How to attract and retain top talent in your business
One big challenge that many business leaders face when scaling up their business is attracting and retaining top talent.
If you are thinking about scaling up your business and you are ready for rapid and sustainable growth, talent is one of the top key areas you need to start working on straight away.
A recent survey conducted by McKinsey showed that 82% of companies don’t believe they’re recruiting highly talented people, and from those that do, only 7% think they can retain them. This is concerning. These companies are not being smart enough when it comes to hiring decisions. You need to have the right people in the right seats. Nothing is more crucial for the success of your business than having a high performing team filled with people that you can trust. At Monkhouse and Company, one of the first exercises we do with our clients in our two-day kick-off is a talent assessment. This simple grid sorts staff into A-Players, B-Players, C-Players and Toxic-As (see chart below).
What does an A-Player look like?
When we talk about ‘top talent’ we are talking about A-Players. So, what is an A player?
The definition of an A-Player is the top 5 to 10% of available talent for a given job, salary and location.
- An employee who is in the top 10% of their profession on an industry-wide basis for the salary paid.
- A person on your team whom you would enthusiastically rehire.
- The employees at an enterprise who drive all the profitability and growth.
- A person of high integrity who delivers on commitments.
- The employee every organisation covets.
– synonyms: awesome employee, top performer, high performer, rock star, all-star, superstar, team player, game-changer
(From the A Player by Rick Crossland)
A-Players are 10x or even 110x more productive than B Players. The best will do in a week what for the rest of the team can take 3 months to achieve. In a recent Gallup research into performance, they ranked people into A, B, C and D categories. When they got to discussing the results with the individuals involved, all the A-Players knew they were better performers than everyone else in their company. However, they didn’t know that they were also better than those outside the organisation. Good news for retention! But C and D Players thought they were above average because 9 times out of 10, there was no transparency of expected behaviours or performance in their company. They simply didn’t know. You need to be clear on what’s expected from the people in your team. Otherwise, they won’t know if they are achieving their goals, or if they are aligned with your company’s core values.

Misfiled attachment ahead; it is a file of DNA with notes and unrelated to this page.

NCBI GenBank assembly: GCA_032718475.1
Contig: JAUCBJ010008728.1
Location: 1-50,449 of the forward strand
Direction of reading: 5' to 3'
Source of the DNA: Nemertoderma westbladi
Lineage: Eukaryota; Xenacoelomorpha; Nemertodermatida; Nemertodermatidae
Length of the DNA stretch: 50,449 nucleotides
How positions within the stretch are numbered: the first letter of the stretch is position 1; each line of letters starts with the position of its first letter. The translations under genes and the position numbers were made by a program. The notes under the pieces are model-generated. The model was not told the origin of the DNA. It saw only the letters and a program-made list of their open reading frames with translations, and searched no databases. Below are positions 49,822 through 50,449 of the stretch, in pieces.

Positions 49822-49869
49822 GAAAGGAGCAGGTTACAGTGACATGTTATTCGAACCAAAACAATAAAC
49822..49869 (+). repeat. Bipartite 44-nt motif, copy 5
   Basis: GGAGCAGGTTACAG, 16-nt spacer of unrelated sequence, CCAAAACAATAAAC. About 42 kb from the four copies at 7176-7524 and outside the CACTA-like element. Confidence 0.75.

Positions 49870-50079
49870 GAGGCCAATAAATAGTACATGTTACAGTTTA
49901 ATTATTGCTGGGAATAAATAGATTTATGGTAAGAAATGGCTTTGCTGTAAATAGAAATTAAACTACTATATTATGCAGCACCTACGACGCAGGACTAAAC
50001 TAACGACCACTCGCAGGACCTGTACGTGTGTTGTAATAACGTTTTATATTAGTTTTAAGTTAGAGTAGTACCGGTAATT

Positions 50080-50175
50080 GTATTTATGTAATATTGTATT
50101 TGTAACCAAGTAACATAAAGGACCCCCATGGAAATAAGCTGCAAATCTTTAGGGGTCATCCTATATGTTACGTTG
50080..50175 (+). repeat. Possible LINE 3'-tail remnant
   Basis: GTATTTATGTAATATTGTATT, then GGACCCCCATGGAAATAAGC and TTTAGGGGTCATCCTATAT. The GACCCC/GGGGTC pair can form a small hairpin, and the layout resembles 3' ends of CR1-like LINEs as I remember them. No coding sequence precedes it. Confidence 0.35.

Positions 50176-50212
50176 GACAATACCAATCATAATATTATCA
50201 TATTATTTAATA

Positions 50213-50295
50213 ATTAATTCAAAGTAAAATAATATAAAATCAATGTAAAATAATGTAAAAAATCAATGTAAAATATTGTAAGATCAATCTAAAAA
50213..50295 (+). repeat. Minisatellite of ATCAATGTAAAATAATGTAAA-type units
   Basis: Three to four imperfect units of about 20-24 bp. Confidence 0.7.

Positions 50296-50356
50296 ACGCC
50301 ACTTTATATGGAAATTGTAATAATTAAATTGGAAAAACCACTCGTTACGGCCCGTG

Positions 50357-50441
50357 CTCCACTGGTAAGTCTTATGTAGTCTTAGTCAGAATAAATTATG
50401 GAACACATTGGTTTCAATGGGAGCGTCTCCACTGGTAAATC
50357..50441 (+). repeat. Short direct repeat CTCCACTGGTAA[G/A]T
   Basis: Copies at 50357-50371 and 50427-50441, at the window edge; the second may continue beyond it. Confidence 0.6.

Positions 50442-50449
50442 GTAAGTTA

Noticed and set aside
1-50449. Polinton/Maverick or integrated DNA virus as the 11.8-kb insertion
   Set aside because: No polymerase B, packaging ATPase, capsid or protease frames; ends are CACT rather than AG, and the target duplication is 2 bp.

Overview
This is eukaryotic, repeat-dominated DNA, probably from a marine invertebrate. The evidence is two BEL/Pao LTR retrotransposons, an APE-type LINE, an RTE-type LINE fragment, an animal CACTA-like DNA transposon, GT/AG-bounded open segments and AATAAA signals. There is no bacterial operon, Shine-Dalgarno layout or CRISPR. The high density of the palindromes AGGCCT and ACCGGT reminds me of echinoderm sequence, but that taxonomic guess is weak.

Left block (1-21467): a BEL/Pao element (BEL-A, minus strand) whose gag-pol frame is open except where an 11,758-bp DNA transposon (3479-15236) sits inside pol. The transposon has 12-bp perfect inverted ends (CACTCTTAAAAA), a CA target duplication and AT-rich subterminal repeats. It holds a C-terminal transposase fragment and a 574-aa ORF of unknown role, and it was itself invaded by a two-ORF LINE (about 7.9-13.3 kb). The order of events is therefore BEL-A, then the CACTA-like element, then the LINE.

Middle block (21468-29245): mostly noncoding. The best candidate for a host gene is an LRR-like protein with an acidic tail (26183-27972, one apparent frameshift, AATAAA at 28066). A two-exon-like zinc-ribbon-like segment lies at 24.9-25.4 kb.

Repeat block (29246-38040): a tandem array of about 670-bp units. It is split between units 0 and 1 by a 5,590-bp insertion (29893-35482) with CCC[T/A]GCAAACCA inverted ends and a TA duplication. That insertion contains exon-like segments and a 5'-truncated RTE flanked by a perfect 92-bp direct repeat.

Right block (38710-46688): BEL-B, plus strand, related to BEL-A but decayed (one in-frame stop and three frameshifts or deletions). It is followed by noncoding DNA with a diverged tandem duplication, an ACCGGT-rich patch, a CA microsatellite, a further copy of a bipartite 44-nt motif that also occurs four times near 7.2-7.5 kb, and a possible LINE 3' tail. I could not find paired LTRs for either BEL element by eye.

Here’s how to conduct a talent assessment to attract and retain top talent within your company, helping you build high performing teams and enhancing your company culture.
Start from the top
The top performers in your business – the A-Players – will live and breathe your company’s purpose and core values and that needs to start at the top: your executive team. As a business leader, this has to be the first place you look at talent. You need to put an action plan in place to move the % of A-Players upwards each quarter. Ultimately, your goal is to have up to 90% of A-Players in your leadership team.
With that in mind, you need to ask yourself two questions for every member of the executive team:
1.‘If they resigned tomorrow, would I be disappointed?’
2.‘Knowing what I know about them now, would I rehire them next year?’
There needs to be a resounding ‘yes’ to both of these questions. Any ‘no’ answers mean that person is going to hold you back again next year. Even if you just pause, it’s a ‘no’, because it wasn’t an obvious ‘yes’. You need to take action straight away. Every member of your top team needs to be an A-Player. If they’re not, this should be your target from the outset.
For one of our clients, it took more time than what we estimated to feel confident that they have the best people on the bus, and in the right seats on their executive teams. Some bad hiring decisions and being afraid of changing everyone at once has meant that it took twice as long to build the high performing team that they now can trust.
Assessing your managers
Once you know you have a high-performing executive team is time to look at the managers. 85% of an employee’s experience is driven by their interaction with their managers and those with leadership roles. Ultimately, this will have a massive impact on employee engagement and employee turnover in your company.